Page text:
Friday, January 25, 2013

"Dish" by Shax Riegler

There are those of us who have a real passion for collecting dishes, and now we have a fine book to indulge our dish lust, "Dish" by Shax Riegler. It might be the sort of book some of us should stay away from, though, for it's impossible to read a chapter without finding something new to love!

Riegler says that in the late 1600s, some dish collectors were said to have the maladie de porcelaine, or "porcelain sickness," a desire to acquire more and more dishes. (Guilty!) By 1880, this cartoon in Punch's Almanack was making fun of the dish craze by showing a young English lass wearing a dress made of dishes. I wonder what that cartoonist would think of this dress I saw at Anthropologie over Christmas!

There is so much to love about this book I hardly know where to begin, but I can tell you that one of my favorite chapters was the flower-laden one on patterns featuring "Flora & Fauna." In the opening spread, I was charmed to see so much floral chintz, as well as my Johnson Brothers Rose Chintz pattern at upper left.

Something I do not have, but would love to own, is a set of vintage monogrammed dishes. Aren't these monogrammed pieces exquisite? *Sigh.* I found my book, by the way, used but in excellent condition, for 79 cents on Amazon.com, and I've certainly gotten way more than 79 cents worth of enjoyment out of it! In addition to all the pretty photos, this book gives lots of fun facts and anecdotes. Here are a few of my favorites:

• In 1518, a rich Roman banker wanted to impress his guests by insuring that no plates were used twice during a banquet, so he had servants toss all the plates used during a course into the Tiber River. Afterwards, the pieces were retrieved from a net that had secretly been lowered into the river beforehand!

• The difference between a "plate" and a "dish"? A plate is 1/2 inch deep. A dish is up to 1-1/2 inches deep. ("Even so," says Riegler, "the words are often used interchangeably.")

• "The white china plate is the little black dress of the dining table," he says.

• What Riegler calls "the smeary effect" on flow blue is a result of cobalt pigment running during a piece's firing. One legend claims that many years ago, this mistake was considered to be ruinous to a batch of plates in an English factory, but the owner said "Oh, they will do for the American market." (Humph. I'd be insulted if I weren't so pleased such gorgeous "mistakes" were preserved—and now highly collectible!)

• Portmeirion Potteries in England was founded in 1960 and "launched its first Botanic Garden pieces in 1972 after founder Susan Williams-Ellis bought Thomas Green's 1817 book The Universal Herbal and decided to apply the illustrations to tableware." I didn't know that!

Oh, and my five patterns from yesterday? They're among those pictured in the back of the book, part of a list of the 100 most popular patterns ever as named by Replacements, Ltd. in North Carolina. If you're like me, you'll enjoy checking to see if any of your patterns are on this list!

12 comments:

Ruthie Miller said...

Good morning Angela,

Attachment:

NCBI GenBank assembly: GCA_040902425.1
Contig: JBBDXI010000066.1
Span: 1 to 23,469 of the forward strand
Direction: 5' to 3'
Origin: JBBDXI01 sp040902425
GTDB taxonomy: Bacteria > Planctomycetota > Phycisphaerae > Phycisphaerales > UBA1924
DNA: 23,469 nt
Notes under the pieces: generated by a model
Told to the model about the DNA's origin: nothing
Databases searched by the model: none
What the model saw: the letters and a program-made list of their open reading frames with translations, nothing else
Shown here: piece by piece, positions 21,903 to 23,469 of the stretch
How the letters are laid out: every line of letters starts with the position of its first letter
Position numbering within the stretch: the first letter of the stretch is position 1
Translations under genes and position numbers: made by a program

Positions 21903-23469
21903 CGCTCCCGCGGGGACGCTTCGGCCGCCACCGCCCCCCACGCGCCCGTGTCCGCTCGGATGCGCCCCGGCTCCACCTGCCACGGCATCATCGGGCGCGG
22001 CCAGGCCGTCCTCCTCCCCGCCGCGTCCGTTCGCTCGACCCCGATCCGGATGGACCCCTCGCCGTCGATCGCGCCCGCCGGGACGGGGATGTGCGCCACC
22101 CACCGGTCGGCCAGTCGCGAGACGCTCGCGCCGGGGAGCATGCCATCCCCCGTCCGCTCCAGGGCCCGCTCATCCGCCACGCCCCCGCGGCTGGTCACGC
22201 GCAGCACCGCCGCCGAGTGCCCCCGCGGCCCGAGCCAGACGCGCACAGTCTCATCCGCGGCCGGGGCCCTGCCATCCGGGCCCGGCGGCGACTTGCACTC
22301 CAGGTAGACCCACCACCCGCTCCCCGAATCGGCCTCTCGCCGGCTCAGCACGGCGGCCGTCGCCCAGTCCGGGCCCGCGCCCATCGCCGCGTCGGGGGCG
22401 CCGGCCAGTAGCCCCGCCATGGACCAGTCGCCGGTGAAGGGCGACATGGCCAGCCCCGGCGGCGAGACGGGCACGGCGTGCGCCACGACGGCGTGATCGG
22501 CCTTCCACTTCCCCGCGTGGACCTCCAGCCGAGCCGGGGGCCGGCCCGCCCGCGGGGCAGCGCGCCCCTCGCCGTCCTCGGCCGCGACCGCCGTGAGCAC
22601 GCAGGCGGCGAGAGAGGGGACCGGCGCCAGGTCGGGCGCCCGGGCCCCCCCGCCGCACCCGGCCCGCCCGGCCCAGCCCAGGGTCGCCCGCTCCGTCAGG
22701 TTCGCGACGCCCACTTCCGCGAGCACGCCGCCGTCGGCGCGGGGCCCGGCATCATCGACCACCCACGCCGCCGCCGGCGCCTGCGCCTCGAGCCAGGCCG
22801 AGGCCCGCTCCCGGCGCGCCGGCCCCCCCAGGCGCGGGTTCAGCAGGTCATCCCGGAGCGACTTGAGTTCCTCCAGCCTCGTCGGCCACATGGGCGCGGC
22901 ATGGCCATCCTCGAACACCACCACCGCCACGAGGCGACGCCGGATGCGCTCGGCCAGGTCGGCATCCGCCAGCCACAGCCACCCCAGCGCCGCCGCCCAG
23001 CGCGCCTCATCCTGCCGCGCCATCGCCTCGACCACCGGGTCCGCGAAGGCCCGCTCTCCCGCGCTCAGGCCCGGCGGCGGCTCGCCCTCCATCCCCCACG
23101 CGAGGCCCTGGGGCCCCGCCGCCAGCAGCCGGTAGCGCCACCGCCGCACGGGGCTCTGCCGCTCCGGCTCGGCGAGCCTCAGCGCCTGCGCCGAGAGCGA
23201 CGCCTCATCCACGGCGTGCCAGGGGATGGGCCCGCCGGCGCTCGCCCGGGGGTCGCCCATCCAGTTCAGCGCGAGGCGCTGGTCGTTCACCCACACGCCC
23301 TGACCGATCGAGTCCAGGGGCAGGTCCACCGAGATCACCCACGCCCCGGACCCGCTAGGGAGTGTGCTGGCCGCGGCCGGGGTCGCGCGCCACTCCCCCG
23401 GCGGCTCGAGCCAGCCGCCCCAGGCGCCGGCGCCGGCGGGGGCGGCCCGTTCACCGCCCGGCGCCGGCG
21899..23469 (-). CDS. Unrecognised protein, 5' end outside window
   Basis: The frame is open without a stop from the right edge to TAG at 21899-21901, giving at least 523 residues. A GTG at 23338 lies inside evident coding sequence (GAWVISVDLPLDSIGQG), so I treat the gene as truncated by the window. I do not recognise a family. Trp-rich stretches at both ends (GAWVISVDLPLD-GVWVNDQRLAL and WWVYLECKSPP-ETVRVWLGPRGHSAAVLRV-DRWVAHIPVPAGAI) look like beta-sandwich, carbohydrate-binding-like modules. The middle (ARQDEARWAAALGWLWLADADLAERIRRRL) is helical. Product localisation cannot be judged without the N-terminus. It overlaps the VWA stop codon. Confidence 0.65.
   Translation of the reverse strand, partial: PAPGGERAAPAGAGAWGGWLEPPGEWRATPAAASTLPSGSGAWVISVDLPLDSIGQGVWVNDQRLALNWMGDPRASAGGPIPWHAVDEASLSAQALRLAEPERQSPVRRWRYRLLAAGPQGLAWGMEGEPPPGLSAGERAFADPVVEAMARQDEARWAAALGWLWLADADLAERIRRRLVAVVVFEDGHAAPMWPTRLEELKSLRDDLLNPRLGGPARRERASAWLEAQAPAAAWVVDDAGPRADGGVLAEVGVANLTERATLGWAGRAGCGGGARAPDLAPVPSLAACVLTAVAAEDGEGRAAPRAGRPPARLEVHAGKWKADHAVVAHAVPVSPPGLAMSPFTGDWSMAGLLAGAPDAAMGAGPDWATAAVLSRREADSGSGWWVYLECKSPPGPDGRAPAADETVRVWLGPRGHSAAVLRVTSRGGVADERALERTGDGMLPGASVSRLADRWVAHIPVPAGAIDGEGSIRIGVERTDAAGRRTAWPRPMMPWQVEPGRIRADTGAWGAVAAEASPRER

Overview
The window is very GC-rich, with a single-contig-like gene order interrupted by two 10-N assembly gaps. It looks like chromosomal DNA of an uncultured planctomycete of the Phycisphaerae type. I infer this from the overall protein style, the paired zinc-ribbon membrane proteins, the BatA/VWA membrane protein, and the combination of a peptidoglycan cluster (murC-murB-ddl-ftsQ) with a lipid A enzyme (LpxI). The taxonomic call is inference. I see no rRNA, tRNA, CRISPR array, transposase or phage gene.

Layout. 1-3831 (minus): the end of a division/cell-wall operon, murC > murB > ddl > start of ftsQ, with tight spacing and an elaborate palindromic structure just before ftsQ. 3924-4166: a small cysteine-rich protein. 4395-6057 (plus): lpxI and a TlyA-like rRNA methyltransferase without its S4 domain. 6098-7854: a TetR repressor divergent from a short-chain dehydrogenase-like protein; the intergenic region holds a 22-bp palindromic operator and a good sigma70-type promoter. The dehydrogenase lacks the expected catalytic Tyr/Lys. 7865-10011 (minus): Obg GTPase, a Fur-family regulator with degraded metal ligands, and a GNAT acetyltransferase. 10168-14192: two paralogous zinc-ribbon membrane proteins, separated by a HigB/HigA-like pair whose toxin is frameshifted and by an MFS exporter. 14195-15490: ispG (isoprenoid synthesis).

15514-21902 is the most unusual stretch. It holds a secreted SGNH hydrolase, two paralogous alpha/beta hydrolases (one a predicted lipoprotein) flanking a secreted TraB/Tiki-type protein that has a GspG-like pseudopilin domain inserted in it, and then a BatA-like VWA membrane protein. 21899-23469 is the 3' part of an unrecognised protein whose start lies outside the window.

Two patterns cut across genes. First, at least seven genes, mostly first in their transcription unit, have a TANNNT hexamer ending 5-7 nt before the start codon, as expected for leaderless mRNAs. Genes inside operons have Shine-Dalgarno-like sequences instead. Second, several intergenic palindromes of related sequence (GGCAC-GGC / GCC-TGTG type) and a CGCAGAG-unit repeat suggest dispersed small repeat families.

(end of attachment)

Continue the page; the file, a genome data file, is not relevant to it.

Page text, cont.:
Isn't this the most wonderful book??!! I found it in the Metropolitan Museum of Art last summer when Lady B and I went into the city (NY) for our tea. To say I am a dish lover would be an understatement. You find the best things. Anyone who is the same should definitely have this book.
Happy Day, Ruthie

Anonymous said...

I'm so glad I'm not the only one who shares an obsession for dishware! Looks like a wonderful book, I'm heading off to Amazon.com right now to look for a copy. Heidi T.

Lavender Cottage said...

Interesting facts Angela. I'm not a dish collector and am taken aback that flawed china would be good enough for the American market. Always nice to find a book relating to a passion and of course I'm always looking for new gardening books for my library.
Judith

Joy said...

What a wonderful book! I'll be looking for this one.

relevanttealeaf said...

Angela, you are THE BEST when it comes to sharing with your readers. I have purchased so many things you've written about on your blog that I wouldn't have known about otherwise. I think this book will be one of them!

Antiques And Teacups said...

What a great book! I must be infected as well. Love the cartoon of the dress, and the pages of china pattern mosaics are lovely!
Ruth

Anonymous said...

Thank you, thank you Angela for writing about this book - I am going to get this one, it sounds great! When I saw that cartoon of the woman wearing the plates, I thought of the display of plates on the mannequin that you featured! Too funny. Is there a word for 'a collector of tea cups & saucers?' I know I have a hard time resisting. Joanie

Linda at Friendship Tea said...

What a great book for the dish collector!! Thanks for the information about my little diamond-shaped dish. It was all alone on the shelf. I'm sure I would have passed up a club or a spade.

Sandi@ Rose Chintz Cottage said...

Just the book for a dish collector like me. I guess I've been "infected" since I was a little girl! An interesting post; thank you!

Ginger said...

Sounds like an interesting book.

**CREATIVE CARMELINA** said...

Oooh...I'll have to look this book up! I love the pretty floral plates!


thanks for sharing.
Stop by to enter my current giveaway, if you wish.

ciao bella
Creative Carmelina

Marilyn said...

What a fun book. Perfect for a china collector for sure.